Springtide Harvest by J.D. Mitchell


The old world is dead. Worse, it was a lie. Haskell wants to be a legend, a hero like his grandfather who broke the orcish hordes. Froba just wants to survive. She knows what Haskell doesn’t: that the deck is stacked against them, and there are no heroes in the world. After assembling a band of misfits, Haskell must face a labyrinthine dungeon, an exploitative, monster-hunting guild, and his own failings, while Froba must decide where her loyalties lie—with her naïve mark or corrupt master. If traitors and woodland monsters don’t murder them first.


Springtide Harvest starts out as a fun DnD-style adventure and evolves into an emotional coming-of-age story.

When I picked up this book I thought it would be a more comedic or satirical novel, but while it does have those elements, it is also much more than that. The story follows Haskell, a prideful and naive young man who runs away from home with a bag full of gold and his legendary grandfather’s sword. He joins the Questers Guild, hires a crew, and spends all his money on extravagancy. Which is fine because he is going to be rich after clearing out a dungeon and finding tons of loot. But of course things don’t turn out exactly how Haskell plans, and he spends much of the book learning some hard lessons.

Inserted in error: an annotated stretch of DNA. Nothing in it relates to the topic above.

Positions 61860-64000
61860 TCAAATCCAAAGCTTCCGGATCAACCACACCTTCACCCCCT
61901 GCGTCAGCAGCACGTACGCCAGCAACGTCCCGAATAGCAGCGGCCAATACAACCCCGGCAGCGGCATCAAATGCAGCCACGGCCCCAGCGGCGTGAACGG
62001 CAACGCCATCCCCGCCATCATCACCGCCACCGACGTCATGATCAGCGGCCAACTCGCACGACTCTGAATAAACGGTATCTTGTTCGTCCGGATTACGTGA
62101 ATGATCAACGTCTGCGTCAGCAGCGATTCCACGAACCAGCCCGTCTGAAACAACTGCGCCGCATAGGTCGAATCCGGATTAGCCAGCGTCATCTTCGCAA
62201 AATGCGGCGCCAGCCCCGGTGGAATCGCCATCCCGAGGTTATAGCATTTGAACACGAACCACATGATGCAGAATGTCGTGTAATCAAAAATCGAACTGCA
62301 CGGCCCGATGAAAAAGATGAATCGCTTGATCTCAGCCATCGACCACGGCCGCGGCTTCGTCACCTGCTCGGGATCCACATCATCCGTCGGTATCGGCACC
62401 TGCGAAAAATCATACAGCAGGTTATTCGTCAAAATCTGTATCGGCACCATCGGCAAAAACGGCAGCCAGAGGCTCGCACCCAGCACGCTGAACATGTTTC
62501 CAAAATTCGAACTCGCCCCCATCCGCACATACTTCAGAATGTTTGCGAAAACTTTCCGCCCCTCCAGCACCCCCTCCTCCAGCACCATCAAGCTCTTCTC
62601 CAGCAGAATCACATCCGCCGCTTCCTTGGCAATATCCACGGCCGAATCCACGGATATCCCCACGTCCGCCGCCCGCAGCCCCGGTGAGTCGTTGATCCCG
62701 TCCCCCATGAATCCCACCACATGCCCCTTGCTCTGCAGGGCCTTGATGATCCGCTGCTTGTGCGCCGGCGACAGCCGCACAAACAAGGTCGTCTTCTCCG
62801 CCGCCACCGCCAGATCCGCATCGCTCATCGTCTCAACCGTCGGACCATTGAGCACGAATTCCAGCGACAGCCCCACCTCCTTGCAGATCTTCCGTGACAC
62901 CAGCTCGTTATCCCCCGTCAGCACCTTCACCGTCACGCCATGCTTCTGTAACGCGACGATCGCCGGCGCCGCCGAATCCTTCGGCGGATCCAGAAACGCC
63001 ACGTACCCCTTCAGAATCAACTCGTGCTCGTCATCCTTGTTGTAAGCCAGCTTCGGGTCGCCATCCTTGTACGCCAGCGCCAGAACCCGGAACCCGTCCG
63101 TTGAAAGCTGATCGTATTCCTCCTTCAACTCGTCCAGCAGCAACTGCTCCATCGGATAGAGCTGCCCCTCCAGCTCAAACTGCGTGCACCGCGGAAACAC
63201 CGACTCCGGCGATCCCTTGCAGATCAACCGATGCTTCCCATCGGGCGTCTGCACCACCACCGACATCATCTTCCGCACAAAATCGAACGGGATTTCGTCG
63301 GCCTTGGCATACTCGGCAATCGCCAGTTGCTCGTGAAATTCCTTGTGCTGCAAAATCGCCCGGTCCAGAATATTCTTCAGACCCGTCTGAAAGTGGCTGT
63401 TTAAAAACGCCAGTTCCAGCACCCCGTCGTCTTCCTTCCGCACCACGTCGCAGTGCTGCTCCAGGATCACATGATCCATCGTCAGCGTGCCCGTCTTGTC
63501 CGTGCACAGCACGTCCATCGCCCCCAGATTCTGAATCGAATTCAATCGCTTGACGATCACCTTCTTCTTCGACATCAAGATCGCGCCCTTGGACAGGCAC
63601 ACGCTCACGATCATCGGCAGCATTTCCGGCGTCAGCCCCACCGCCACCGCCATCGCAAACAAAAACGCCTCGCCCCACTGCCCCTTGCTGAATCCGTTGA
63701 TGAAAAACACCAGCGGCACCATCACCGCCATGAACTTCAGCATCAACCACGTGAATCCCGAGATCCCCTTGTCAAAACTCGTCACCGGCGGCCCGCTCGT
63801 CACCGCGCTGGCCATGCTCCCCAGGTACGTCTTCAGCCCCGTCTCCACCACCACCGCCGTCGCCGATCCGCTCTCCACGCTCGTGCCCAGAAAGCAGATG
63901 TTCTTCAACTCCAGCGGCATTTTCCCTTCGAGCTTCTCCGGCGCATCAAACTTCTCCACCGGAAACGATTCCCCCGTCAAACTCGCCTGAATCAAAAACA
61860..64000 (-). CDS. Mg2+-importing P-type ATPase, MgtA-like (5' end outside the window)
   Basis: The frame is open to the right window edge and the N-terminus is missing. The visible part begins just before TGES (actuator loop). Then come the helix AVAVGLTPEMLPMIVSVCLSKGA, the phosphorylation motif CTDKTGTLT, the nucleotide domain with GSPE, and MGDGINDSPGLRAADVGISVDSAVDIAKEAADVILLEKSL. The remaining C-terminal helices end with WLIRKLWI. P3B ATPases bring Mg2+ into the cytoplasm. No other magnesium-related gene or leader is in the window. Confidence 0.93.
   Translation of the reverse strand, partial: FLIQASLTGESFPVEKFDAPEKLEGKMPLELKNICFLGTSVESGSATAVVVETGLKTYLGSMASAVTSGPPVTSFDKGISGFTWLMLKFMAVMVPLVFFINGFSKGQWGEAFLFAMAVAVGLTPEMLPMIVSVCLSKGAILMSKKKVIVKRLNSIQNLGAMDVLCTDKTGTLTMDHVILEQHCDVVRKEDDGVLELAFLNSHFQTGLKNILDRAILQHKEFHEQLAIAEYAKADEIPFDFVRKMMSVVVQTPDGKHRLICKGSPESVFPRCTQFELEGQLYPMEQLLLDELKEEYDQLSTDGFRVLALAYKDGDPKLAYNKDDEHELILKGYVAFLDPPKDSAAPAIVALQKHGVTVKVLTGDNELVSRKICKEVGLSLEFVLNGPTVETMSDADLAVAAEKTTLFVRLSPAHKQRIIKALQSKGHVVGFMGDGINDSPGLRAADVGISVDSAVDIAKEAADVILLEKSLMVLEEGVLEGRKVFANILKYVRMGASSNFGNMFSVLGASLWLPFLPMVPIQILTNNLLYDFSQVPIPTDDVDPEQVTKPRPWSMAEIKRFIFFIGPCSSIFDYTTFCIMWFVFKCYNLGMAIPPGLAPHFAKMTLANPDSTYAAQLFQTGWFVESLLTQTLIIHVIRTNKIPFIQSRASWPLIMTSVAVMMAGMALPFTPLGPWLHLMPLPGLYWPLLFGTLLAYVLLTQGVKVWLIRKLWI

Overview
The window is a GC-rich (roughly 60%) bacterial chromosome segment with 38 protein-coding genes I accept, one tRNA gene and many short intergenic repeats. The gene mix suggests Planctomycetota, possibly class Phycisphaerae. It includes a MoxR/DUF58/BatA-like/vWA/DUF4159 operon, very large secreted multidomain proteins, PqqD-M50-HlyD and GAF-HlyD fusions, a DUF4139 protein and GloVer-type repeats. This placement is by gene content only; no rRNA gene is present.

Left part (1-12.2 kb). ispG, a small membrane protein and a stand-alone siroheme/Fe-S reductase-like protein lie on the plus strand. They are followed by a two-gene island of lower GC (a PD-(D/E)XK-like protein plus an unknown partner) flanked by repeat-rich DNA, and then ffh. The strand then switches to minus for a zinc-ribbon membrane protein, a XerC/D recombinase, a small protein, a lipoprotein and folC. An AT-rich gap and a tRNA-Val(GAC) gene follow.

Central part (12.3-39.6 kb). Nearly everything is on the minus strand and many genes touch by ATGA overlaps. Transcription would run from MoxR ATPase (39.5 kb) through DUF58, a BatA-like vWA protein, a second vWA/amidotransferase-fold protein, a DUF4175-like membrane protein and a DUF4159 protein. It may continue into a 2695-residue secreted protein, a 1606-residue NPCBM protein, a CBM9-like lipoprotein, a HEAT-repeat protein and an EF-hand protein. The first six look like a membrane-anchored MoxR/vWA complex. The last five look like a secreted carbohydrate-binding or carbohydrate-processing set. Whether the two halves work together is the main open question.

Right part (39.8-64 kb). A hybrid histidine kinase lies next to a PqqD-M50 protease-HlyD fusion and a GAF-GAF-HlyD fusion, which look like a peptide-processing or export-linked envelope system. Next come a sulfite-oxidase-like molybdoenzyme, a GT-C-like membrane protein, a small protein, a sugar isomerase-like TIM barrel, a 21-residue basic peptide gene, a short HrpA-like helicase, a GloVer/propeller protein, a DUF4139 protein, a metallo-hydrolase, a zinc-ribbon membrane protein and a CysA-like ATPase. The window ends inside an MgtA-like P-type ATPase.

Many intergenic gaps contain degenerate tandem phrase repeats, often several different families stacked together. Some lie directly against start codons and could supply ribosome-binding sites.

Mitchell twists around both the classic quest trope and its common protagonist. Haskell is the picture of a DnD “hero” and comes off originally as arrogant and brash. What makes the first half of this book interesting is that Haskell makes the kind of decisions that I could see myself making in an RPG video game, or a TTRPG. Get all the cool armor, weapons, and crew you can afford and then raid a dungeon for loot, then come back and do it all over again. But obviously for Haskell much more realistic events occur, and he is brought low.

The first part of Springtide Harvest was a fun romp, but the second half turned it into a unique read. Haskell has to learn how the world really works and deal with the consequences of his own actions. We also get to see the dark, gritty, corrupt underbelly of the city and the political figures that drive it. And while it is true that Haskell made a lot of mistakes, he also learns that the system was rigged against him from the start. Watching Haskell’s character arc was truly compelling and was the star of the show for me.

The side characters were also enjoyable to follow, though there are quite a lot of them, and most play fairly minor roles so it can be difficult to keep track of them at times. There is a young urchin girl named Froba that can be seen as a secondary protagonist who also has an interesting arc in this book, though I feel like she would really come into her own in a sequel novel. The novel itself is fast paced while never feeling rushed, and the writing is accessible, making this a quick read that would serve well as a palate cleanser.

I expected a much different novel going into this one but I enjoyed it just as much as I thought I would. I definitely recommend this to readers of classic quest fantasy looking for a fresh spin, and surprising depth.